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At last, a court to try Somali pirates

Most navies catch and release Somali pirates. But Kenya's new pirate court, funded by the UN, aims to bring legal clarity to a complex international crime.

Unidentified suspected Somali pirates at the Shimo la Tewa Prison near Mombasa, Kenya, listen as they are addressed by the head of the European Union delegation to Kenya. The suspects await trial in a new court paid for by a coalition of nations through the United Nations Office on Drugs and Crime.


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On a busy road within sight of the white sands of Kenya's Indian Ocean beaches, a stone's throw from luxury tourist hotels, a tall, black, barred gate is guarded by a man with an automatic rifle.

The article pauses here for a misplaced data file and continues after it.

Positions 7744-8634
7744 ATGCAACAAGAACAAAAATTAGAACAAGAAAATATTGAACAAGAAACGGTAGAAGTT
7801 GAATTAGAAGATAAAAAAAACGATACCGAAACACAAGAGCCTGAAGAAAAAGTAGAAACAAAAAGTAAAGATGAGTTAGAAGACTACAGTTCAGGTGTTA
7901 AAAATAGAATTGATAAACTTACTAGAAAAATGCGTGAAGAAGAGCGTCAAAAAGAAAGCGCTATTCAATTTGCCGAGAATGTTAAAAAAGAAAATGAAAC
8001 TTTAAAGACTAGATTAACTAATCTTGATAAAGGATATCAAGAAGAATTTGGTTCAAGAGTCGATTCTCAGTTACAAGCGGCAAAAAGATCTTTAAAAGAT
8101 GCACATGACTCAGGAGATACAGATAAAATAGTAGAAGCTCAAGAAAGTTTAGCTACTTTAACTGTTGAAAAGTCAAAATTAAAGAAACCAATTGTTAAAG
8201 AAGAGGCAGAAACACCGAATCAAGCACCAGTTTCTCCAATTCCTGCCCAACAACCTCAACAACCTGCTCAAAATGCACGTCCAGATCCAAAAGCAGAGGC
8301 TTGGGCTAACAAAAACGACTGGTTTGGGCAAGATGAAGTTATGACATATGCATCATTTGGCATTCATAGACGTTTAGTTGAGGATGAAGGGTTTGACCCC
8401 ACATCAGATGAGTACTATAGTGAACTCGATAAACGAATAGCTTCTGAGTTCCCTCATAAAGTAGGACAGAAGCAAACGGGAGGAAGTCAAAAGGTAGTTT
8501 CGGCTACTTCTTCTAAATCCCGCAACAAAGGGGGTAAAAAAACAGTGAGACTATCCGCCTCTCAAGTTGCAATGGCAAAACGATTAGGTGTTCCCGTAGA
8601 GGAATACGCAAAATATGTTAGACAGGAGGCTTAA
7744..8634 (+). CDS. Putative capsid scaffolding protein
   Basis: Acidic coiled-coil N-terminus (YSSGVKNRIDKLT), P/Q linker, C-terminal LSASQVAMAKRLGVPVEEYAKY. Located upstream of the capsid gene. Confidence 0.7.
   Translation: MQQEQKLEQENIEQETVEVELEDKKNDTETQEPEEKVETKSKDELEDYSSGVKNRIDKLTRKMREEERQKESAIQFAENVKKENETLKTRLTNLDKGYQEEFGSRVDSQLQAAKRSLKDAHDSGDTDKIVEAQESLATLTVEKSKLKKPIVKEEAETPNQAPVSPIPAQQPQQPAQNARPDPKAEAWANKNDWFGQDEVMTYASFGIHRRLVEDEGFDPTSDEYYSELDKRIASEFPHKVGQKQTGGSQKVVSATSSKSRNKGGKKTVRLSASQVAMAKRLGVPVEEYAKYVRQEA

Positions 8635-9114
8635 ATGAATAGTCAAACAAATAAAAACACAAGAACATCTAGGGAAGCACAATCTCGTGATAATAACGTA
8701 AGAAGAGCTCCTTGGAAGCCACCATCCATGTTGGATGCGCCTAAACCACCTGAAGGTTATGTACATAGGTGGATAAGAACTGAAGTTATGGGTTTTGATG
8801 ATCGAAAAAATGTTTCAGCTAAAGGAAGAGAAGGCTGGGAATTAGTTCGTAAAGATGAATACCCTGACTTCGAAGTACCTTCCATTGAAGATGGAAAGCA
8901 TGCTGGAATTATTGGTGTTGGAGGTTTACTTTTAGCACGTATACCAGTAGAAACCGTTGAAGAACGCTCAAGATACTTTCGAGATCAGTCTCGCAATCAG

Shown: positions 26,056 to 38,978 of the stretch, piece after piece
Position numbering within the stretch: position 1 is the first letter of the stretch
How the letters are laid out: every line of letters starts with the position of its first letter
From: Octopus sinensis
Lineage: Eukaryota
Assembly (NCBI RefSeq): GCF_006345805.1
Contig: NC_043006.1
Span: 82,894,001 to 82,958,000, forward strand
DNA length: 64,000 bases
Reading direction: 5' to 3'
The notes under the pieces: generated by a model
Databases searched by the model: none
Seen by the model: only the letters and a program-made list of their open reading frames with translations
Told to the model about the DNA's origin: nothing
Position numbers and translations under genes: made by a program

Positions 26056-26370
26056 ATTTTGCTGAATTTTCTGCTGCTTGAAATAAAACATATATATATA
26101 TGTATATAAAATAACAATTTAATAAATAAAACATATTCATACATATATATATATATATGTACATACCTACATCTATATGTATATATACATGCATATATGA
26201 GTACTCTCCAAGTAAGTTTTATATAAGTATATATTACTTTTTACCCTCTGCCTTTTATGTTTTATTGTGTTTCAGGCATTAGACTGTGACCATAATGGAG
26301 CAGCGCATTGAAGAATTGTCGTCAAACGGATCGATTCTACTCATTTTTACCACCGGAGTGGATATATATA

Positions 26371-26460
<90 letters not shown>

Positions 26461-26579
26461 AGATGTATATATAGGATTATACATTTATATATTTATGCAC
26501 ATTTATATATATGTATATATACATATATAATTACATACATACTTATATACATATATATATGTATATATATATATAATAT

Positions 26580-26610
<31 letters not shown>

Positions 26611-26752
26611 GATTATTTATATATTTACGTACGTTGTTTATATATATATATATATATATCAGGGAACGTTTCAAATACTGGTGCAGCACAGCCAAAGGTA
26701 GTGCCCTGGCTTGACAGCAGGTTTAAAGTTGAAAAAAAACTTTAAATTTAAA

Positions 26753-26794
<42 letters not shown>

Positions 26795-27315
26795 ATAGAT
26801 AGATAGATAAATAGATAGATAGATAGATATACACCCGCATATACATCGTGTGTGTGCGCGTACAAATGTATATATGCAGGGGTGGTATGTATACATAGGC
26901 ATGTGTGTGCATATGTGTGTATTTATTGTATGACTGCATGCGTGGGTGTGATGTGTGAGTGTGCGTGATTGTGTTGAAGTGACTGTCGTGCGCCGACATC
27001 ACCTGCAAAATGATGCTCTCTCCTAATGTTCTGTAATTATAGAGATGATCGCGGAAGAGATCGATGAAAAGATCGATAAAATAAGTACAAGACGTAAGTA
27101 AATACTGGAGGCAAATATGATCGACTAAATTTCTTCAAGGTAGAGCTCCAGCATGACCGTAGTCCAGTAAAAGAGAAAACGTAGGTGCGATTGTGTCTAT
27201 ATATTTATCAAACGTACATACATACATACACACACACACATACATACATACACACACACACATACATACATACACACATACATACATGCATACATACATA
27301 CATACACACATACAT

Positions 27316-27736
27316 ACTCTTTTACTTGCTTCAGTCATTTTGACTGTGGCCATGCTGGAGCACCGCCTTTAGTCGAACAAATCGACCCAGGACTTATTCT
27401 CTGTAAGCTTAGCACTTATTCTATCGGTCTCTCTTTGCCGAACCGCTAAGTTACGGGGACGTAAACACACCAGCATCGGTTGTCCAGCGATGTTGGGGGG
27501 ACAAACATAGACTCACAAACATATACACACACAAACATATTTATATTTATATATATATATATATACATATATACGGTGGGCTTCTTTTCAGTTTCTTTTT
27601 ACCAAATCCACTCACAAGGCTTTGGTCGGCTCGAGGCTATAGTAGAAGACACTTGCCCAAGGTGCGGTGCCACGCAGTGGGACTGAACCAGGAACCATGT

Beyond it, up a short driveway, stands the imposing breeze-block building that is now the focus of international efforts to prosecute Somalia's pirates. It is Shimo la Tewa maximum-security prison, 10 miles north of the coastal city of Mombasa.

Last week, the first hearings were held in a courtroom designed to ease the immense pressure on a country leading the way in bringing pirates to justice.

The court was paid for with money from the United States, the European Union, Canada, Australia, and others, channeled through the United Nations Office on Drugs and Crime (UNODC). "This, we hope, is going to go a long way to improving the efficiency of the trials, in a secure, modern environment," says Alan Cole, coordinator of a counterpiracy program at the UNODC office in Nairobi.

IN PICTURES: Somali pirates


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